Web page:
A review of Learning to Swim by Sara Henry

“If I’d blinked, I would have missed it. But I didn’t, and I saw something fall from the rear deck of the opposite ferry: a small, wide-eyed human face, in one tiny frozen moment, as it plummeted toward the water.” Troy Chance makes a split second decision as ferries pull away from each other and dives into the fifty degree water. No one else saw the child fall and she's sure that she's his only chance. And finding a small boy in a cold lake isn't the only challenge she now faces. more

Reviewed by Jane J on
March 19, 2013 | 0 comments
A review of The Dinner by Herman Koch

It’s a relatively rare occurrence when a translated title receives a great deal of attention in the US due mainly in part to the lack of titles being translated for the American market (the University of Rochester put the figure optimistically at 3% of all published titles). That would make the success of Herman Koch’s thriller The Dinner remarkable, but it feels even like more of a coup as The Dinner is a dark, convoluted tale surrounding one family’s moral dilemma that goes more

Reviewed by Katie H. on
March 18, 2013 | 0 comments
A review of Sleep Like a Tiger by Mary Logue

A precocious little girl does not want to go to sleep. After some gentle coaxing from her patient parents, she settles into the bed she loves, climbing in and asking if everything in the world goes to sleep. Her parents tell her about many animals – from tiny snails to whales and the strong tiger, too – and how they sleep. The little girl gets cozy in her own bed and drifts off, thinking of those animals snug in their beds. With its soothing flow of words and soft, dream-like illustrations, more

Reviewed by Madeleine on
March 15, 2013 | 0 comments
Women's Prize for Fiction The 2013 Longlist for the Women's Prize for Fiction (formerly the Orange Prize) has been announced, and I have to say I think the judges are going to have a hard time narrowing this down to a short list. And I think it's wide open as to which one will walk away with the prize. Here are the contenders: Life After Life more

Reviewed by Jane J on
March 14, 2013 | 0 comments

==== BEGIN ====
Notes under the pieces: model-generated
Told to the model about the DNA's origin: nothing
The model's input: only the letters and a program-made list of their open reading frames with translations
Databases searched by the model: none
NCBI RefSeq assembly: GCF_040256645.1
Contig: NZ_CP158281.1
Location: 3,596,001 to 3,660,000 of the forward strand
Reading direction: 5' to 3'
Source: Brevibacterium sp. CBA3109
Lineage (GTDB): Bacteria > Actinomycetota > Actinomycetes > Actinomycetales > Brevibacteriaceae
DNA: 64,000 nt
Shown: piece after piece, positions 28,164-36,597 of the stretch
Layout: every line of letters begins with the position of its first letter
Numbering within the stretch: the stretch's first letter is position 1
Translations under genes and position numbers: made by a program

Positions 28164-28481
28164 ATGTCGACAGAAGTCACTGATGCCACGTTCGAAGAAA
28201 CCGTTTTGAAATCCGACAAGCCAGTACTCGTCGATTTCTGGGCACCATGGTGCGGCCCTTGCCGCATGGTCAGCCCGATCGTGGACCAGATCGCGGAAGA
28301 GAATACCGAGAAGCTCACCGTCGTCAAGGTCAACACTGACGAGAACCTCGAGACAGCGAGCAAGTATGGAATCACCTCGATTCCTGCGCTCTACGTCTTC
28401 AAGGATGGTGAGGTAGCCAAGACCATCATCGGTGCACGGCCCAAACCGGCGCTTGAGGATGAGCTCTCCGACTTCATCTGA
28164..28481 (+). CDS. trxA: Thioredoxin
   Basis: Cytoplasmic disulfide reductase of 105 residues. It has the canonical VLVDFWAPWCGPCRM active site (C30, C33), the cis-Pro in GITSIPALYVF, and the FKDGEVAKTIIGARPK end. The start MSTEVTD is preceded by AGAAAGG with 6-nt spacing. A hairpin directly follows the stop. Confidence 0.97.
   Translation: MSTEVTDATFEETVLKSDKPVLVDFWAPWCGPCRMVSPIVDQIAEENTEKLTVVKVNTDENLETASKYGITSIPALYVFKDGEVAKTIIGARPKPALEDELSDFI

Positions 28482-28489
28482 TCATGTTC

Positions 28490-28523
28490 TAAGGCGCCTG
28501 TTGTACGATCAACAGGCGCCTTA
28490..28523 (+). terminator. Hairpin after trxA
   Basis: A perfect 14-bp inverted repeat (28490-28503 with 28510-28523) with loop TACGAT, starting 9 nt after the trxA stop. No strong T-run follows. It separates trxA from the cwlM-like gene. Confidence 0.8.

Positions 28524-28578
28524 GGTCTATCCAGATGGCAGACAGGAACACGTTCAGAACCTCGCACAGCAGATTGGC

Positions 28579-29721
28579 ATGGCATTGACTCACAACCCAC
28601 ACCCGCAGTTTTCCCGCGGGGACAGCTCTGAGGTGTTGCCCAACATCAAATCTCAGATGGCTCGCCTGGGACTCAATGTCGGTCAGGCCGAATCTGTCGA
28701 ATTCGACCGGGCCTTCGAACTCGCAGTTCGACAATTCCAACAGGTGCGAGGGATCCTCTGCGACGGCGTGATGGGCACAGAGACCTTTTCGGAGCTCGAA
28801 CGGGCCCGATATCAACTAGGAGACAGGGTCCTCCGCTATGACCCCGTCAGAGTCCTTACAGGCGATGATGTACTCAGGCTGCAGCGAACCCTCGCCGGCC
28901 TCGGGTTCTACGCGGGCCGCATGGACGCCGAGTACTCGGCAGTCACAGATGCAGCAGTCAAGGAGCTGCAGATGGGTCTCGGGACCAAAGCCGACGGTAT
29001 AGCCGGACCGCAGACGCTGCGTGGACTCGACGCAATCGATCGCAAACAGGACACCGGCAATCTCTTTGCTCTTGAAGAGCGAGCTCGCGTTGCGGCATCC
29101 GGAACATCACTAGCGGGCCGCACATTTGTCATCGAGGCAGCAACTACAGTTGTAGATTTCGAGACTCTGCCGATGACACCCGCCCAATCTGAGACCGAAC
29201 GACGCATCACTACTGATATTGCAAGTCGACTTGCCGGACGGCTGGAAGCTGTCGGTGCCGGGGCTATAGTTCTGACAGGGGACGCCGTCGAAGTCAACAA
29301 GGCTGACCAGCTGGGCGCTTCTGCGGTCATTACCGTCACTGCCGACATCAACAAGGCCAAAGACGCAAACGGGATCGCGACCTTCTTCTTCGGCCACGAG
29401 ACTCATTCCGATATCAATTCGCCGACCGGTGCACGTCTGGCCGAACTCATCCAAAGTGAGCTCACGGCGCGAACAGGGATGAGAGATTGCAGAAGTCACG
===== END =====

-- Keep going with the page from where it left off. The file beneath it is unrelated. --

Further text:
A review of The One and Only Ivan by Katherine Applegate

Katherine Applegate was recently awarded the 2013 Newbery Medal for most distinguished contribution to American Literature for Children for her book The One and Only Ivan. I completely agree. This may be one of the best books I've ever read.  Ivan is a silverback gorilla living in a run-down roadside circus mall (I know, I know, but these places really do exist) with Stella, a retired circus more

Reviewed by Molly - Central on
March 13, 2013 | 3 comments
A review of Etiquette & Espionage by Gail Carriger

It's been a while since I've read a rave-worthy young adult novel. But lately I've hit the bonanza with several titles hitting on all notes. Some of the hits aren't yet published so I'll leave those for a future post, but one of them is out and available and I'm thrilled that I can tell you about it. Etiquette & Espionage by Gail Carriger is set in the same more

Reviewed by Jane J on
March 12, 2013 | 0 comments
A review of Tenth of December: Stories by George Saunders

I have a feeling that George Saunders is an acquired taste. After reading some ecstatic praise (the New York Times Magazine headline “George Saunders Has Written the Best Book You’ll Read This Year” was pretty blunt), I picked up his latest collection of stories, Tenth of December. Not being one to read stories on a regular basis, nor a subscriber to The New Yorker¸ Harper’s Magazine or McSweeney’s (publications that have featured these stories), I was not at all more

Reviewed by Katie H. on
March 11, 2013 | 1 comment
A review of Shatter Me by Tahereh Mafi

Juliette has spent the last few years in a mental institution, but she's not crazy. At least, she doesn't think she is. All she knows is that whenever someone touches her, they are injured -- sometimes fatally. The Reestablishment wants to use Juliette's powers to torture resistors. Adam, the one boy who has ever treated Juliette like a human, wants to show her a better life. This exciting story is filled with surprises and romance at every turn. Can love conquer all? more

Reviewed by Krissy on
March 8, 2013 | 0 comments
A review of Great Expectations by Charles Dickens

While I admit that my quest to read all the books will (probably) prove futile, I have a solid plan in place for reading all of Charles Dickens: read one title per year. This is the fourth year since I formed my plan, and this year's title was Great Expectations. As I read the book I was reminded of something I recently read in more

Reviewed by Jon - Central Library on
March 7, 2013 | 0 comments
A review of Warm Bodies by Isaac Marion

What will the inevitable zombie apocalypse look like? How will it happen? How will humanity--the Living--survive? How does it feel be be a zombie? And how--in this post-apocalyptic world-- would a zombie find love? That last question has never, in all my feverish wonderings, occurred to me. And yet, I give you...Warm Bodies by Isaac Marion. The main protagonist of our story is a zombie. You got it, a flesh-eating, brain-chomping, reeking member of the undead, or the Dead, in this more

Reviewed by Tina - Central on
March 5, 2013 | 1 comment
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